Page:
with undying love and affection,
sean (aka, editor, PCN)

p.s. I loved the Belly Dancing post.

12:08 PM  
Blogger Svend la Rose said...

You're quite on point, and I like what you have to say. A few answers for you, or rather points of clarification.

1. Bishop Andrus' lifestyle and largesse require a lot of money. If he would sell the Lyon Street mansion and get a normal apartment (or, better yet, live in the Chapter House at the Cathedral), we could fund all those ministries out of the General Fund. Instead, we have to have $100 a plate fundraisers to fund those ministries because we're paying more for one year's interest and maintenance than we should be paying for his half of the rent (he's married, you know) for six years.

2. The MDGs are actually a watered-down version of a decent document, the UN Millennium Declaration, that had actual teeth. Corporate types and the European and American right wing forced the Millennium Declaration down into eight toothless "goals". If Bishop Andrus had any spine, he would insist on pursuing the wealth-equalizing, ground-leveling goals of the Declaration. He's too beholden to the trust-fund set to care.

3. This Diocese doesn't operate any parishes in the poor neighborhoods that are Ground Zero for the violence epidemic because their priests don't feel "safe" there, and because they don't pledge enough, and our system is set up so wealthy parishes fund capital campaigns while poor parishes close their doors.

4. Bishop Andrus' real Lord is mammon. He cut his milk teeth as the chaplain of a country club posing as a high school for the scions of the Southern planter class before moving on to a sleepy parish in Northern Virginia and then the #2 to one of the most notorious rightists to not have yet broken with TEC. Half his CV was based on money and his EHS "service" facades, and he came in here and appointed financier Paul Evans to head up his clandestine "governance reform" which is an extra-legal loophole to drastically restructure the Diocese to fit his "beloved community": wealthy Christianity with just enough of a pretense of "service" to avoid being excoriated for hypocrisy and inefficiency. (Now, avoid RC and myself? Never! That's another essay though.)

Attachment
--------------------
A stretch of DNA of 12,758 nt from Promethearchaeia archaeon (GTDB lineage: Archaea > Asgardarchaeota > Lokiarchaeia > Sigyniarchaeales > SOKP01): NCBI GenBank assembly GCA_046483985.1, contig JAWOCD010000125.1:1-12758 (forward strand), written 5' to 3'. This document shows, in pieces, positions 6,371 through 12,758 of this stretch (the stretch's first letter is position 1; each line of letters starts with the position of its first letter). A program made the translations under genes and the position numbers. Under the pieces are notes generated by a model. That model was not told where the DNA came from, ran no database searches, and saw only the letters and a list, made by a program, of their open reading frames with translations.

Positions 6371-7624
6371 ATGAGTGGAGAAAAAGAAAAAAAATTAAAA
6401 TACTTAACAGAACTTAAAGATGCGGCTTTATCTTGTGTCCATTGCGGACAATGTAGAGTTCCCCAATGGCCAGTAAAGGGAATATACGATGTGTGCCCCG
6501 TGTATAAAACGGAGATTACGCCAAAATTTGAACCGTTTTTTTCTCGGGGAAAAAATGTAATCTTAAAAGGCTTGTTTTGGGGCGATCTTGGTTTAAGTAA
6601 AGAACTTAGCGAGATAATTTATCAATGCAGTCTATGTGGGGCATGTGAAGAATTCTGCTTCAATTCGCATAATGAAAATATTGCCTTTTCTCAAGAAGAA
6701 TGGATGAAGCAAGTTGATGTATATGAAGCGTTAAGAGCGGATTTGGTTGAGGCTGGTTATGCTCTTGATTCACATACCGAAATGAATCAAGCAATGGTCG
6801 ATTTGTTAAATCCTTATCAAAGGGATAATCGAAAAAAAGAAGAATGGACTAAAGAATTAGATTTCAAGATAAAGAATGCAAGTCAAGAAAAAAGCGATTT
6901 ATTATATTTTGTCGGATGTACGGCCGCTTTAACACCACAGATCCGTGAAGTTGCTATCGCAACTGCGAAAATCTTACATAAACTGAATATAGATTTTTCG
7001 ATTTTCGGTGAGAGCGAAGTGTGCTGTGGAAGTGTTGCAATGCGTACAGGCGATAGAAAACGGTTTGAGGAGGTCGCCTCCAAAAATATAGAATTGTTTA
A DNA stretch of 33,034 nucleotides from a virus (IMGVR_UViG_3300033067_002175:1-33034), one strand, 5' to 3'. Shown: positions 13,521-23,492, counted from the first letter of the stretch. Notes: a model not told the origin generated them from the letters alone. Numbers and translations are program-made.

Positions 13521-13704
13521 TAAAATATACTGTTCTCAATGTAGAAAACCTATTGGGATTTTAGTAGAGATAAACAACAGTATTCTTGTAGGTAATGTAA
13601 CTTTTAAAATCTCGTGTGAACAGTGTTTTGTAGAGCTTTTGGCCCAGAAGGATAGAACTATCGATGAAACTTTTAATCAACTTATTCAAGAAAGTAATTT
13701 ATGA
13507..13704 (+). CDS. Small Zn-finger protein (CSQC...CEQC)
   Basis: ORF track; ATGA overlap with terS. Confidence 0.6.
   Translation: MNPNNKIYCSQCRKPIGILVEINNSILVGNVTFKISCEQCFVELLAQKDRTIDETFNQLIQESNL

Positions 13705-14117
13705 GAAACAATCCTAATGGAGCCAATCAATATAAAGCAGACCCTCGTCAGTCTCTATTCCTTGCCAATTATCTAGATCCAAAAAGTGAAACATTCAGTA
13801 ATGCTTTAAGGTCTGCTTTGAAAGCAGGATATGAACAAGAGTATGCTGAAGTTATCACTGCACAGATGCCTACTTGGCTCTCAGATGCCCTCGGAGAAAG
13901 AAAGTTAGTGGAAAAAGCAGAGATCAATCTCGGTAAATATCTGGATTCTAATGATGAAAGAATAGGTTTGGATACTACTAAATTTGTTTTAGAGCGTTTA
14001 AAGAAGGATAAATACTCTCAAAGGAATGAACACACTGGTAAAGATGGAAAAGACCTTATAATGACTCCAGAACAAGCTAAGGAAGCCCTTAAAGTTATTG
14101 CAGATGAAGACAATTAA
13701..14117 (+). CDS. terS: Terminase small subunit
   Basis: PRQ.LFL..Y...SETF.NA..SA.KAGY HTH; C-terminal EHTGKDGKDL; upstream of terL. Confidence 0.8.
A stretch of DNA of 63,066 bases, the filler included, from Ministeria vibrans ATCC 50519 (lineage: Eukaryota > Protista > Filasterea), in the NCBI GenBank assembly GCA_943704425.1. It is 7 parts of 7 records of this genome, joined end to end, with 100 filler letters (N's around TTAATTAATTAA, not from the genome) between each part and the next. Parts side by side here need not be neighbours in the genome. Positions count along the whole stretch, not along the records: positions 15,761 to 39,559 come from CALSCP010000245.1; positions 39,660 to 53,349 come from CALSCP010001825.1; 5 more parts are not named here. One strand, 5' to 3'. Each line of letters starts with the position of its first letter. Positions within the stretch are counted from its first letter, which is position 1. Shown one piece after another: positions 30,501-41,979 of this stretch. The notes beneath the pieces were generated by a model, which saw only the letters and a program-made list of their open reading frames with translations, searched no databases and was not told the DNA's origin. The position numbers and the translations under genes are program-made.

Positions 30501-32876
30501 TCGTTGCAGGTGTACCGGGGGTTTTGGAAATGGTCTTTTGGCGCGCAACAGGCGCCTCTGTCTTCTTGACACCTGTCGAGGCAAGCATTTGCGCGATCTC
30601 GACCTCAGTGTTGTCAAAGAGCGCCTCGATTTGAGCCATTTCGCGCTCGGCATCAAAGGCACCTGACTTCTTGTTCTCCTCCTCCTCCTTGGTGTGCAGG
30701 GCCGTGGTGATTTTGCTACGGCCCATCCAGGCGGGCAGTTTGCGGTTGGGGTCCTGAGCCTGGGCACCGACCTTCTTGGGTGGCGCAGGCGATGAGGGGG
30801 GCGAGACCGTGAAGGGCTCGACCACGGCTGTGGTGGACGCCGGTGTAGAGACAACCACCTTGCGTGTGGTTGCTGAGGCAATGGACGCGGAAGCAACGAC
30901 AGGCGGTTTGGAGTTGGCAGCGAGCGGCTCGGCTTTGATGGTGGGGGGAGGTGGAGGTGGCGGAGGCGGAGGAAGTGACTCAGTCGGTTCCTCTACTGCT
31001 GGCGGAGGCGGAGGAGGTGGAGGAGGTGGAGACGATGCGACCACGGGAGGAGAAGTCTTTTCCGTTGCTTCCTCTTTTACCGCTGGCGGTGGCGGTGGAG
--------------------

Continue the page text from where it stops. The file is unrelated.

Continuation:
Notice nobody under 25 on the Regular Committees of Convention, nobody prominent who does physical work for a living, but plenty of conflicts of interest with people chairing bodies they regulate and plenty of 40- and 50-something men and women of property running the show they ruined and keep on ruining. That's a theme. NEWS FLASH. If you serve God, you can't also serve mammon. If you serve mammon, you don't also serve God. (Corollary to Matt 6:18/Luke 16:13).

5. Young people today are about action and social change, which is why they don't buy Bishop Andrus' screed. As the leader of the oldest youth rights organization in America, I have seen ten -- or even five -- teenagers sit around a table and knock fear into the Establishment in ten minutes' time. I've seen them write public policy in that time. I know young people that could talk and work circles around you(RC), you(JK), you(SMcC) or most other 40+ people I know. I have a 14-year-old regional director in Wisconsin and a 17-year-old research and education director in Ohio who is working on a novel and monograph after leaving high school to outdo them on her own. (Which she did handsomely.) Moral of the story: Don't diss young people.

6. The ad nauseam pictures of Bishop Andrus have got to be reflective of something more than branding. I have heard a lot of people expecting Bishop Andrus to be a silver bullet that will substantially eliminate the problems facing this Diocese. I have heard some people say that Andrus' secretive review committee will solve all our problems. This fits the pattern of excessive self-promotion used to camouflage one's obvious weaknesses.

I am not optimistic about this Bishop's plans. I opposed him from day one. I continue to oppose him today, and I think RC lays out a very good, if misdirected, case for the opposition. PCN has accurately and vividly reported the dismal state of this Diocese, and the people who have the understanding to lead us forward are disenfranchised.

I have Canons and will travel to Anaheim and Provincial Synod. Anyone have a nomination from the floor to spare for one or both?

4:55 AM